Stillwater with floating line

Discussion in 'Stillwater' started by Jake Tucker, Sep 29, 2008.

  1. Denny Active Member

    Posts: 4,043
    Seattle, WA, USA.
    Ratings: +45 / 0
    No, because the fish pulling on the end of the line keep me awake!

    Seriously. It can be an absolutely incredibly effective way to fish, more than you would ever imagine. At least it was (and is) for me.

    Let's do it some time. :thumb:
  2. the central oregonian Member

    Posts: 43
    Terrebonne, Oregon
    Ratings: +2 / 0
    The optimum idea would be to buy a full sink line, if not possible right now then try a sinking poly leader or weighted flies or split shot on your leader. And yes chironomid fishing can be so effective it should be illegal
  3. Hoots really board

    Posts: 5
    Washington
    Ratings: +0 / 0
    I've fished plenty of times on lakes with a dry line. I'll bring various sinking lines along but find myself fishing the floater most the time. Some of the best lake fishermen I know don't even bring a sinking line with them on the lake. Don't get me wrong, intermediate and full sink lines will open the playing field but, when the waters cool, fish tend to come up into a higher water column to feed. On the other side of the mountains I catch plenty of fish in 3'-6' water(when the water is nice and cool. Not summer) Do your research and you'll find how to ply the waters with that floating line.
  4. Ed Call Mumbling Moderator

    Posts: 17,395
    Kitsap Peninsula
    Ratings: +1,355 / 9
    Let's do it then! Hell, I may not even have more than two or three chironomid patterns. I did fish a local lake, saved lots of gas, used my 3wt, floating sharkskin and dries/emergers and enticed enough fish to keep me interested. I'm convinced that there are in fact stupid fish out there that will rise to slurp or slam even my offreings. I'm not up on entimology, doubt that I can match the hatch and my presentation probably sucks too, but hey, I'm learning. What I'm learning most is that bait fishermen still fish with bait in single barbless baitless locations and it was funny to see and hear them get upset that I caught more fish than the two of them combined. Oh, I also left a message at the WDFW message line with a very good physical description of each of them, their vehicle make, model, plate, wild ID# on their mirror tag and of course date, time and location of their bait fishing violation.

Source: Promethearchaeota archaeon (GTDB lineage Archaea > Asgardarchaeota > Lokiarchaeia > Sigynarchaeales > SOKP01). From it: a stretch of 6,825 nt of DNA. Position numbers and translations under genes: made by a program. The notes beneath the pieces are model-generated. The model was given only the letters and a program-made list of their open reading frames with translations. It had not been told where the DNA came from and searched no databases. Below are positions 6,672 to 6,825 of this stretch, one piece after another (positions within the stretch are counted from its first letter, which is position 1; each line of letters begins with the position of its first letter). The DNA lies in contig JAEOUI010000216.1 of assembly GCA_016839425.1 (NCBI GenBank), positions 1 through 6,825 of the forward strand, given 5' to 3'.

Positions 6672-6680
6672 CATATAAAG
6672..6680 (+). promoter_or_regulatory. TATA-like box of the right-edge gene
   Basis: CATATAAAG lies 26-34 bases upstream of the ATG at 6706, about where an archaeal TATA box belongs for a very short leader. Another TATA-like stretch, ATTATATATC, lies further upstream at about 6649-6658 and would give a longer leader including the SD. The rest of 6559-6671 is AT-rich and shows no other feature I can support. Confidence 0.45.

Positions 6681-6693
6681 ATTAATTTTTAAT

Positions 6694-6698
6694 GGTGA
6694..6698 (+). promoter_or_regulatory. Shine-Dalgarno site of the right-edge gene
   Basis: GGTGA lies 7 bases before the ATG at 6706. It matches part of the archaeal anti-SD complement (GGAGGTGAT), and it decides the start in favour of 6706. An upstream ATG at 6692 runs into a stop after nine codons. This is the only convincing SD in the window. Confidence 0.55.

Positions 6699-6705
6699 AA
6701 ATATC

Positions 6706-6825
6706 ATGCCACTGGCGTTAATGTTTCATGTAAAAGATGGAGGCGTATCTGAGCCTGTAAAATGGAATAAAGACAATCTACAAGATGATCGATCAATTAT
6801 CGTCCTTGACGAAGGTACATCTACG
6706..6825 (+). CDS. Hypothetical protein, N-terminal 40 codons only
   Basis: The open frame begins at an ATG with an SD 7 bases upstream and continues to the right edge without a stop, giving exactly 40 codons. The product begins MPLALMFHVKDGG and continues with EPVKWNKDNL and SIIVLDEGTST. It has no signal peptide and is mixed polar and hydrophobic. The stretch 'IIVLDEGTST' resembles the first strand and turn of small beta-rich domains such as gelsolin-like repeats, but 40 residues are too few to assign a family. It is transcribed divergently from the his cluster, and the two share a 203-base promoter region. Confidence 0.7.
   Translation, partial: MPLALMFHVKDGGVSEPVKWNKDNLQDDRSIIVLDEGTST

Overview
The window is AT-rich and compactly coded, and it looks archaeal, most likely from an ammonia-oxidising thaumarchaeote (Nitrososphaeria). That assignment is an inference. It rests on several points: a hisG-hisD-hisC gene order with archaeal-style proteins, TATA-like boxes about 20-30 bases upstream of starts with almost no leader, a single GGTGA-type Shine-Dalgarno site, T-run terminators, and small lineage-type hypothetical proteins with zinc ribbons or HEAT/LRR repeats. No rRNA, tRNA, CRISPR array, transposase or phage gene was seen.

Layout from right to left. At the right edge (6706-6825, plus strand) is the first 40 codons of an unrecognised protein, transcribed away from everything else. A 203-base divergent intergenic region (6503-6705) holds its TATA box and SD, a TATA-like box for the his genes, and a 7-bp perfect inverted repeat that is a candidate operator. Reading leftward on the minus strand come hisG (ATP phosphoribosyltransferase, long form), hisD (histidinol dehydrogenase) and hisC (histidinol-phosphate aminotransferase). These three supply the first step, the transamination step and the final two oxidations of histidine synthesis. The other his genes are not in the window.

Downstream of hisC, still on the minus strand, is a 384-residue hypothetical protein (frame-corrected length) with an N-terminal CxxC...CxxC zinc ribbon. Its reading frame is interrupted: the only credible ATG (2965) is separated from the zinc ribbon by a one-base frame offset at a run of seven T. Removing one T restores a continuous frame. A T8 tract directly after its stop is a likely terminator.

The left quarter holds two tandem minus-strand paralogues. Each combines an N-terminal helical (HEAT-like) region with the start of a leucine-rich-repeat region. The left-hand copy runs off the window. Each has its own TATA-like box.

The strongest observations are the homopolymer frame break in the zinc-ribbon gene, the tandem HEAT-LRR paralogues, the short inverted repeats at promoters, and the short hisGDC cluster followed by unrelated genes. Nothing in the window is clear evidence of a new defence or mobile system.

It did rain off and on, and when fishing dries or slime layer flies in the rain you really have to pay attention. Raindrops and fish slurps can be confusing.

    Anyway, all that said, why not fish floating lines and dries or just subsurface? I never used my intermediate sink line the whole time out there, and I caught enough to keep me busy.
  5. Keith Hixson Active Member

    Posts: 1,499
    College Place, Washington
    Ratings: +53 / 0
    I was fishing an Eastern Washington Lake with a floating line, catching plenty of stockers 8 to 12 inches. The old guy I was fishing with put on a fast sinking line and was fishing deep. He was catching hold overs from 15 to 20 inches. I switched to sinking line and started catching hold overs. Often the really big fish will cruise deep and do not visit the surface as often as the smaller ones. Even stream fishing works the same way. About five years ago I was drifting the Yakima and a guide he told me not to bother with a sink tip. I had two rods with me. Most of the time I fished the floating line and did well, but my biggest fish were taken when we probed the really deep holes with a sink tip and a big wooley bugger or muddler. My guide learned a lesson that day, fish two rods, hit the big deep pools with big streamers and you'll see a difference in the size of fish you catch. Big fish often feed different and stay deep.

    Keith
  6. Allison Banned or Parked

    Posts: 829
    Seattle, WA
    Ratings: +0 / 0
    I just fished an intermediate for the first time last weekend. I did not think I "needed" an intermediate until I tried one.

    Went right out yesterday and bought my own intermediate. BTW Orvis has a $25 off a $50 purchase coupon right now that makes buying a line a great deal. They will generally honor the coupon even if you don't have one, just tell them you would like the deal if that's possible.
  7. Steve Kokita FISHON206

    Posts: 572
    Burien, Washington
    Ratings: +134 / 0
    Hey Mumbles,

    You gotta get into chironomid fishing. I think watching an indicator is kind of like watching a dry fly. (fish even hit indicators!...think it's powerbait??) Sometimes the fish want the presention dead drifted and other times a slow hand twist retrieve works. A little breeze puts action on the chiro's. The way I set up is to use two diff. colored chironomids and put your hemo's on the bottom fly, toss it overboard and set your indicator so it's one foot under water. This puts the bottom fly one foot off the bottom, a good starting place where these bugs are active. If you got your fish finder and you see more fish higher in the water column, set the indicator closer to the flys as this will bring the chironomids closer to the surface. Make sense?? Also a valuable tool is a throat pump. The first fish caught (over 14") I take a sample of what they're eating. Don't insert the tube too far, (better for the fish and the bugs are still alive in the throat) and you can see and match the chironomids they're chompn'----FISH ON!!
  8. sashjo Member

    Posts: 531
    Lakewood, WA.
    Ratings: +4 / 0
    Word.